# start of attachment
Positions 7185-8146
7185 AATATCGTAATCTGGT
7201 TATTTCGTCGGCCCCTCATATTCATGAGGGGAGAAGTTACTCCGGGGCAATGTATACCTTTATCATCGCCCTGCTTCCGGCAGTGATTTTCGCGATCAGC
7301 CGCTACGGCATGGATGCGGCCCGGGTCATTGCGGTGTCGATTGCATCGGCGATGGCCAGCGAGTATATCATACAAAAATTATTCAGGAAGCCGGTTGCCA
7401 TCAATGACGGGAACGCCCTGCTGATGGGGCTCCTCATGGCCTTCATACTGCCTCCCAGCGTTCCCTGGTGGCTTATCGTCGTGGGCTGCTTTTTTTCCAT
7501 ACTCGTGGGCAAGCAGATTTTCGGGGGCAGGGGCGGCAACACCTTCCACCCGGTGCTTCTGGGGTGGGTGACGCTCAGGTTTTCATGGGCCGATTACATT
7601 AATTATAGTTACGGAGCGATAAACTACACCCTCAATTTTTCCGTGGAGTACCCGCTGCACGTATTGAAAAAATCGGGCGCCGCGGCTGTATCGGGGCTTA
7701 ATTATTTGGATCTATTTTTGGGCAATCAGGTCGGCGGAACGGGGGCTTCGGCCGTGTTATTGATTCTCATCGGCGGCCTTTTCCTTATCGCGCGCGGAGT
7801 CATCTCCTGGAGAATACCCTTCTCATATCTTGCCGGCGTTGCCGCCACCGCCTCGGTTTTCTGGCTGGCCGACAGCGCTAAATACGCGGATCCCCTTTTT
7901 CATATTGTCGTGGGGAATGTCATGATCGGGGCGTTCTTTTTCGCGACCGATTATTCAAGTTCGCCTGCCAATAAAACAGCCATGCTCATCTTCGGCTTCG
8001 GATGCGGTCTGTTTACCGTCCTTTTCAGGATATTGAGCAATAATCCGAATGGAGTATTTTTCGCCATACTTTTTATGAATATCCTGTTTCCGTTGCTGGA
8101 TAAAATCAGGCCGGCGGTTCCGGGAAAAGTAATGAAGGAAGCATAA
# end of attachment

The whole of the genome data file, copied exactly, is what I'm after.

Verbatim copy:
Positions 7185-8146
7185 AATATCGTAATCTGGT
7201 TATTTCGTCGGCCCCTCATATTCATGAGGGGAGAAGTTACTCCGGGGCAATGTATACCTTTATCATCGCCCTGCTTCCGGCAGTGATTTTCGCGATCAGC
7301 CGCTACGGCATGGATGCGGCCCGGGTCATTGCGGTGTCGATTGCATCGGCGATGGCCAGCGAGTATATCATACAAAAATTATTCAGGAAGCCGGTTGCCA
7401 TCAATGACGGGAACGCCCTGCTGATGGGGCTCCTCATGGCCTTCATACTGCCTCCCAGCGTTCCCTGGTGGCTTATCGTCGTGGGCTGCTTTTTTTCCAT
7501 ACTCGTGGGCAAGCAGATTTTCGGGGGCAGGGGCGGCAACACCTTCCACCCGGTGCTTCTGGGGTGGGTGACGCTCAGGTTTTCATGGGCCGATTACATT
7601 AATTATAGTTACGGAGCGATAAACTACACCCTCAATTTTTCCGTGGAGTACCCGCTGCACGTATTGAAAAAATCGGGCGCCGCGGCTGTATCGGGGCTTA
7701 ATTATTTGGATCTATTTTTGGGCAATCAGGTCGGCGGAACGGGGGCTTCGGCCGTGTTATTGATTCTCATCGGCGGCCTTTTCCTTATCGCGCGCGGAGT
7801 CATCTCCTGGAGAATACCCTTCTCATATCTTGCCGGCGTTGCCGCCACCGCCTCGGTTTTCTGGCTGGCCGACAGCGCTAAATACGCGGATCCCCTTTTT
7901 CATATTGTCGTGGGGAATGTCATGATCGGGGCGTTCTTTTTCGCGACCGATTATTCAAGTTCGCCTGCCAATAAAACAGCCATGCTCATCTTCGGCTTCG
8001 GATGCGGTCTGTTTACCGTCCTTTTCAGGATATTGAGCAATAATCCGAATGGAGTATTTTTCGCCATACTTTTTATGAATATCCTGTTTCCGTTGCTGGA
8101 TAAAATCAGGCCGGCGGTTCCGGGAAAAGTAATGAAGGAAGCATAA